Why Choose a
German Spitz?

Click here for the German Spitz Standard

The magnificent coat and cheeky foxy face certainly attract many people to their first German Spitz as either show or companion animal. I chose my first one in 1994 using high intelligence and loyalty as the main criteria. One look at the face of my Spitz was enough to convince anyone that here was a smart dog with a huge personality. He proved to be incredibly loyal, loving and trainable. The added advantage was that all this came in a compact package with a long lifespan.
Despite the coat, German Spitz, are not high maintenance dogs. Regular brushing is essential to remove old coat and stimulate new growth but without a typically doggy odour there is no need to bath the dog as often as people might think. Mud brushes out after it dries and the coarse coat repels water. Extra brushing is required at the end of summer and winter to remove the old coat and avoid tangles and knots. Grass seeds and burrs can be a problem, as in any coated breed, but many rural people own German Spitz and find grass seeds brush out easily. Particular attention must be paid to ensuring the hair inside the ears is kept free from seeds and burrs.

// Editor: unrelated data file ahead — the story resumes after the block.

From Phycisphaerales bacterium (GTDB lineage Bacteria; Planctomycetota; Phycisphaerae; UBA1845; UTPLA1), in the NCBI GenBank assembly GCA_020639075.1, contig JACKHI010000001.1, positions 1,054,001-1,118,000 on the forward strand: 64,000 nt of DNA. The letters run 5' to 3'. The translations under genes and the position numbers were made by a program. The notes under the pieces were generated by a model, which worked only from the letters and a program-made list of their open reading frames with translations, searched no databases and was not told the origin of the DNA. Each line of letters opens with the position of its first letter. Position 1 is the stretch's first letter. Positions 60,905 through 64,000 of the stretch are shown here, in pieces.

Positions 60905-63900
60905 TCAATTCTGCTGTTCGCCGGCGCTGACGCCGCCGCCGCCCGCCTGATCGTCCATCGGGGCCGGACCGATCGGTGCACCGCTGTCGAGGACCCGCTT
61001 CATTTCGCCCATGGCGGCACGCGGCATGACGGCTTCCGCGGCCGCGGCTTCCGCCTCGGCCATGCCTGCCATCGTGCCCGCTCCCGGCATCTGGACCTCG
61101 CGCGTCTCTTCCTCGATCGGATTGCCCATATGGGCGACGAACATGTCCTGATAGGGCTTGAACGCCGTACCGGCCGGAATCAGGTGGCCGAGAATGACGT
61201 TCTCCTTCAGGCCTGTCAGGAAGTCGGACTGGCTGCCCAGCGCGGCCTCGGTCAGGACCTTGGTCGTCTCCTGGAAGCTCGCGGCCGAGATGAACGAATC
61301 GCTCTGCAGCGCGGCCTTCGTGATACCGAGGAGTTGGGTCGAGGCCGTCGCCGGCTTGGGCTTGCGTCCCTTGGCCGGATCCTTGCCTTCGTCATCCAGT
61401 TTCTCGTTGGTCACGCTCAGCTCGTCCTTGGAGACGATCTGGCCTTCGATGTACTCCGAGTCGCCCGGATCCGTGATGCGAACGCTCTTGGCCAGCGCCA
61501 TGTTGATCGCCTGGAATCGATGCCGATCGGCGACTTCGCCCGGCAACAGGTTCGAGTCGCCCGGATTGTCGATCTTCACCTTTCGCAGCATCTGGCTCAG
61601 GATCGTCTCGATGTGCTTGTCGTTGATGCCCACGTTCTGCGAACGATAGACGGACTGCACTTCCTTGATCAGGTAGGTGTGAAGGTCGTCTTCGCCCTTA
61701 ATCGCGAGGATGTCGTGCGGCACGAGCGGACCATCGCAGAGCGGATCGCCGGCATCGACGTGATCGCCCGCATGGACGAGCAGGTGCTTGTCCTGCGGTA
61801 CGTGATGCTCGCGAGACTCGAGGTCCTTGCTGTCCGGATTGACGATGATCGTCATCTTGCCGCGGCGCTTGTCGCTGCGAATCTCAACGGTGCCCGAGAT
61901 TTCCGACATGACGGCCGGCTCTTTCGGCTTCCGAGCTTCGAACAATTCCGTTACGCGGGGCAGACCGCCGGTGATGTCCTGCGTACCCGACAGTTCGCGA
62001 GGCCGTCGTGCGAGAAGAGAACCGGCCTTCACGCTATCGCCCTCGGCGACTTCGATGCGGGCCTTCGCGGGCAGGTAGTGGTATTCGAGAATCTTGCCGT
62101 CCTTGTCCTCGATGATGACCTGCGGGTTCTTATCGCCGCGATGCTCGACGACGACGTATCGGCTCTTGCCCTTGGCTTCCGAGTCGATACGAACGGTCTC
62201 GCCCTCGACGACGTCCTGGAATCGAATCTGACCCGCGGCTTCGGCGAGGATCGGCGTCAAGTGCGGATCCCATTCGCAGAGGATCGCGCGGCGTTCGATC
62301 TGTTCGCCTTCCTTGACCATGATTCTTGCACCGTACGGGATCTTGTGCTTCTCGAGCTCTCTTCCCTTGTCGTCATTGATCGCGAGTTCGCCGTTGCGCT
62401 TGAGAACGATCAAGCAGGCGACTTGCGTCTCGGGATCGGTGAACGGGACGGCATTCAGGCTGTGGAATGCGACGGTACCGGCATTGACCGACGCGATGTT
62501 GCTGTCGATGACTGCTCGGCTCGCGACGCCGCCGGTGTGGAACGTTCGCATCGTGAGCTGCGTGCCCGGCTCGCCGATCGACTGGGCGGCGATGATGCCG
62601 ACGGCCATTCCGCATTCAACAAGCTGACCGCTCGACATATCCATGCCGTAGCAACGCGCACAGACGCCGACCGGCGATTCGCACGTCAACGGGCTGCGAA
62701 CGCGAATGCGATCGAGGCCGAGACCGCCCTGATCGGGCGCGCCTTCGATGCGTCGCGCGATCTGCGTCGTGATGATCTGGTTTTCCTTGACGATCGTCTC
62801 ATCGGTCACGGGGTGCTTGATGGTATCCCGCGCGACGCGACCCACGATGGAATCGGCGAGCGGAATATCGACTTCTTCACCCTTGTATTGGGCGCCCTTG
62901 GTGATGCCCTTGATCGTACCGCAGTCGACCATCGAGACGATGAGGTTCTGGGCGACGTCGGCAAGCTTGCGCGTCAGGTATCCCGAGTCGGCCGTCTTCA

Training and Exercise.
All dogs need sufficient exercise and the opportunity to adequately socialise with other dogs and people. German Spitz do require exercise to keep them fit and healthy but a brisk daily walk will suffice for this and they can live successfully in apartments provided a daily walk is part of their routine. They respond well to positive training and an early emphasis on training and socialisation will ensure many years of loyal and fun filled companionship.
German Spitz are highly people oriented and quickly form a strong bond with the family. If puppies are brought up with children who are educated in caring appropriately for an animal, then they make an ideal pet for the kids and will join in all the fun and games a family can offer. Obviously, their compact size means that rough and tumble games are inappropriate. All dogs bark and these are no exception but can be trained from an early age to respond appropriately. You can expect your Spitz to welcome visitors with enthusiasm and then join in any activities you have planned. These are dogs that thrive on companionship and do not tolerate isolation.
Health and Diet.
German Spitz are quite hardy dogs and so far careful breeding has ensured that no obvious hereditary problems have developed. Good nutrition is essential for the coat to achieve its full potential and choosing a well balanced diet is obviously important for this. Omega 3 and 6 fatty acids should be a part of the diet, either already included in kibble or added to home cooking. Being compact dogs it is important not to train them to jump up excessively as this will stress rear leg joints and knees; it is preferable for people to go down to the dog’s level.